Five things to consider in identifying magnesium deficiency in pastures:
- Are there occurrences of grass tetany in my stock?
- Is it necessary to supplement feed magnesium regularly?
- Do soil or tissue tests indicate a magnesium deficiency?
- Do the pastures display nitrogen deficiency symptoms (once nitrogen is applied is a short-lived response evident)?
- Is dolomite currently applied and does it appear to be too slow acting?
After just 12 months, many MagPhos users have reported large reductions in incidences of grass tetany, and in some cases, none at all.
Rainfall, pasture species, grazing management and nutritional fertility all influence the ability of a pasture-based enterprise to reach its full potential. The nutrients calcium, potassium, nitrogen and phosphorus each have an impact on the potential pasture yield; however, in some cases where adequate levels of these elements are present, a magnesium deficiency can prevent a pasture from achieving its maximum yield.
MagPhos has been developed by BioAg to supply a well balanced, quick acting, form of magnesium and phosphorus for Australian pastures, particularly in those areas of Victoria and NSW which suffer from magnesium deficiency.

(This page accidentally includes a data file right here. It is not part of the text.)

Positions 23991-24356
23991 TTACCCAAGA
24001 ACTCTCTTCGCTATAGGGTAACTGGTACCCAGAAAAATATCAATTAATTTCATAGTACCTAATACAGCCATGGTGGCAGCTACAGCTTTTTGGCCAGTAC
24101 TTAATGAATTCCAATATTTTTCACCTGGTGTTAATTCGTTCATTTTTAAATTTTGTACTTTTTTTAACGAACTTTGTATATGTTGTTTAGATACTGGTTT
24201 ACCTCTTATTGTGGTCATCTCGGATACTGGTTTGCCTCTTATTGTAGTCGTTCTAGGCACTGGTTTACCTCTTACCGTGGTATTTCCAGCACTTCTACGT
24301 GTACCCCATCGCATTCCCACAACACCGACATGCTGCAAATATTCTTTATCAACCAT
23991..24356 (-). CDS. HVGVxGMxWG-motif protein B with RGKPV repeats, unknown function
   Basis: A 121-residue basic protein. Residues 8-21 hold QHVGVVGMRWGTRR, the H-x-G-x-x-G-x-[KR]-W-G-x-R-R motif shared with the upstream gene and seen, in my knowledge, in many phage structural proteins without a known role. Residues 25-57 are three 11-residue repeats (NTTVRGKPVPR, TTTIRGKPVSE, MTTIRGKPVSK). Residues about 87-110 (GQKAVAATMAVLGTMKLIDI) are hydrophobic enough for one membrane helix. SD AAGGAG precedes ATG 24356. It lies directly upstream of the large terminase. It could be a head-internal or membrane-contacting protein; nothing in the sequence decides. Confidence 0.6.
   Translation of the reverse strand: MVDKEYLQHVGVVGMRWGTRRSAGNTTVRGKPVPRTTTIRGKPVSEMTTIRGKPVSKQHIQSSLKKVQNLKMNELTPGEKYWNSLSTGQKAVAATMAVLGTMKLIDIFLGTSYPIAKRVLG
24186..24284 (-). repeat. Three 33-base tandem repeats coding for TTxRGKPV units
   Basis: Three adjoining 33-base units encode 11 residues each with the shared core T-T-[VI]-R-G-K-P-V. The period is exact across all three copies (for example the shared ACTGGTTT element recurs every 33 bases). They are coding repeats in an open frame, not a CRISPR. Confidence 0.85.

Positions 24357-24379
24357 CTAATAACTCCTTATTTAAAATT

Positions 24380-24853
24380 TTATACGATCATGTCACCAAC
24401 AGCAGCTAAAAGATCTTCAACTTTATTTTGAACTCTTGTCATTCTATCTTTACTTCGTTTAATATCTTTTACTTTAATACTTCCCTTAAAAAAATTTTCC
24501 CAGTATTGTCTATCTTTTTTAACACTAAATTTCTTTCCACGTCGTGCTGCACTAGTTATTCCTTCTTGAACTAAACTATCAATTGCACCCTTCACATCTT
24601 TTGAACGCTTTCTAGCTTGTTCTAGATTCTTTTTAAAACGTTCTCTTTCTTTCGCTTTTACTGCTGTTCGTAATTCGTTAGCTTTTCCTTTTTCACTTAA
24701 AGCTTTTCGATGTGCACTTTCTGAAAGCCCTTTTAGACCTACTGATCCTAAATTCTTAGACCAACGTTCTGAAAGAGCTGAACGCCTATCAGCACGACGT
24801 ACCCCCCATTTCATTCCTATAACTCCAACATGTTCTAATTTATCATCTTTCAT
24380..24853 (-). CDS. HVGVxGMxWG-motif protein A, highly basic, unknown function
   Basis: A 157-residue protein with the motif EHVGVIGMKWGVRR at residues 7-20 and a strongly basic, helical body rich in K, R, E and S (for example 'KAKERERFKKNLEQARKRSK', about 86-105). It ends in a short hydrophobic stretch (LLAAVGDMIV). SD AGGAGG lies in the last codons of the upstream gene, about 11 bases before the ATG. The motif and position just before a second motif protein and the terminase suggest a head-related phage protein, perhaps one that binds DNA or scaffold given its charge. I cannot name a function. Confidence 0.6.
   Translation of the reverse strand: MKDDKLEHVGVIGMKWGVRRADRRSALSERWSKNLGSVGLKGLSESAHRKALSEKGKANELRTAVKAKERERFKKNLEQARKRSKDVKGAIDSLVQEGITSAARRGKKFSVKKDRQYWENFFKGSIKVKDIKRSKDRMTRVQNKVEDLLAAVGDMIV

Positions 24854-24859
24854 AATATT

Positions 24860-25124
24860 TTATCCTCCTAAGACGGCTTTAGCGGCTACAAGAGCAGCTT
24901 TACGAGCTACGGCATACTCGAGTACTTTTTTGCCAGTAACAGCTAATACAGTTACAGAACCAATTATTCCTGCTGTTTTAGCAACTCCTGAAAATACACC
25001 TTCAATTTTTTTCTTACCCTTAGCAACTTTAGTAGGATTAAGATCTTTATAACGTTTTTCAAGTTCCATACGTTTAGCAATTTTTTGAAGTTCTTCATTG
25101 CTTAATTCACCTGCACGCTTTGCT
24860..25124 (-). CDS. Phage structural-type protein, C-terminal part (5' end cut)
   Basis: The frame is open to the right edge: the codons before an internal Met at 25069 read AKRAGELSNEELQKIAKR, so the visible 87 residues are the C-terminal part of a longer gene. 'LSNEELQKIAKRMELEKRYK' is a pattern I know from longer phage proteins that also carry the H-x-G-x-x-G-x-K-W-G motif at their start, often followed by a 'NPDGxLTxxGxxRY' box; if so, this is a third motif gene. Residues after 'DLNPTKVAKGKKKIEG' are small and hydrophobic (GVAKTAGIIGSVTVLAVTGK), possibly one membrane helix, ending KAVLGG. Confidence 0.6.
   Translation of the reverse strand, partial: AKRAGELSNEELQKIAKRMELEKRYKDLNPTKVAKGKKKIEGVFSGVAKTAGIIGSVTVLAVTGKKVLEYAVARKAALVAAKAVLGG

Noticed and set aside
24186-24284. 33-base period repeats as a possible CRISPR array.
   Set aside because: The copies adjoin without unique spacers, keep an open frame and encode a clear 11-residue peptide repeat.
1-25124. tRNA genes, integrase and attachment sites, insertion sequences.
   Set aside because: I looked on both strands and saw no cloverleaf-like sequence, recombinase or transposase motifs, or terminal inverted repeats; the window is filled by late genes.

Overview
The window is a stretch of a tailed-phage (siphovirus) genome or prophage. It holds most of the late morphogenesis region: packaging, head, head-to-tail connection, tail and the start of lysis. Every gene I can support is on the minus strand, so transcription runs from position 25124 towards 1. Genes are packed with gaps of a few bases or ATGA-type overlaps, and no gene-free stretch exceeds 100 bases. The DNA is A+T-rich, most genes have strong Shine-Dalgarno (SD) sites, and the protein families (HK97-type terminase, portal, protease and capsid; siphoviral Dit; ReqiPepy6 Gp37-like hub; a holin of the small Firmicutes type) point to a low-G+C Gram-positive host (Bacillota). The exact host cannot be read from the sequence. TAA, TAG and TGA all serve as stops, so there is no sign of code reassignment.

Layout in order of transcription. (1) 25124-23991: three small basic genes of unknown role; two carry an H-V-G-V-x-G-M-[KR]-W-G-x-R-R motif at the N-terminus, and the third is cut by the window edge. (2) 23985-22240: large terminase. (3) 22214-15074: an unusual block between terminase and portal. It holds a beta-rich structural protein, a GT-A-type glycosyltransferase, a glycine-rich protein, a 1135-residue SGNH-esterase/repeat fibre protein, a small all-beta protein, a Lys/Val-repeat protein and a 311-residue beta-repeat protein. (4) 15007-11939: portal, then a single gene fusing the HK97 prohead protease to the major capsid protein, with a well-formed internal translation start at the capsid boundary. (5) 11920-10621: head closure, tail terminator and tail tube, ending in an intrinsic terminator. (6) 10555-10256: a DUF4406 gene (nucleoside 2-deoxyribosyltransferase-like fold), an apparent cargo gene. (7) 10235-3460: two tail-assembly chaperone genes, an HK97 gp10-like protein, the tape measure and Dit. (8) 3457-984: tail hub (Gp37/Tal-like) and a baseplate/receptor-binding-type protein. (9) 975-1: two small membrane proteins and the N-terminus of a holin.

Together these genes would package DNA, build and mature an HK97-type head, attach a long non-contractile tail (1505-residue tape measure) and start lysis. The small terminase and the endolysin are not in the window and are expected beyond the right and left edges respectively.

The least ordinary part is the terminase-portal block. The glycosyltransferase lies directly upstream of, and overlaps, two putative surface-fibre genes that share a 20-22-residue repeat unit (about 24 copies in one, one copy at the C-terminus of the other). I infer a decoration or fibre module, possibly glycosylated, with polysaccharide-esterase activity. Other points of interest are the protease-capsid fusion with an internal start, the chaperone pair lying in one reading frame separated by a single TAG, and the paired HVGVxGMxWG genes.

Magnesium deficiency raises the risk of the incidence of grass tetany in beef and dairy enterprises.
Because of the requirement for a quick acting form of magnesium, coupled with phosphorus, dolomitic magnesite is used in the manufacture of MagPhos, rather than conventional dolomite, because of its rapid breakdown and greater plant availability.
Together with phosphorus, magnesium is a very important element for plant growth and resultant animal health.
The industry is familiar with the use of magnesium in dairy feed rations, and caustic magnesium oxide lick blocks, or dry licks containing magnesium in grazing enterprises.
The requirement for supplementation is a good indicator that the pasture lacks an adequate level of magnesium.
A good way to identify the deficiency is to conduct a number of tissue tests throughout the season to measure the magnesium level in the pasture.
Magnesium is critical for photosynthesis – a process in which sunlight is converted into energy for plant growth.
A key component of the process is chlorophyll, which is the light absorbing element in plants – essentially the pigment that provides plants with their green colour.
Lack of colour in pasture is often associated with nitrogen deficiency, but because of the presence of magnesium in chlorophyll, plants can also display the same symptoms as those of nitrogen deficiency when an insufficiency of magnesium is the cause.
A magnesium deficiency will inhibit a plant’s ability to convert light to energy, affecting its ability to reach its full potential.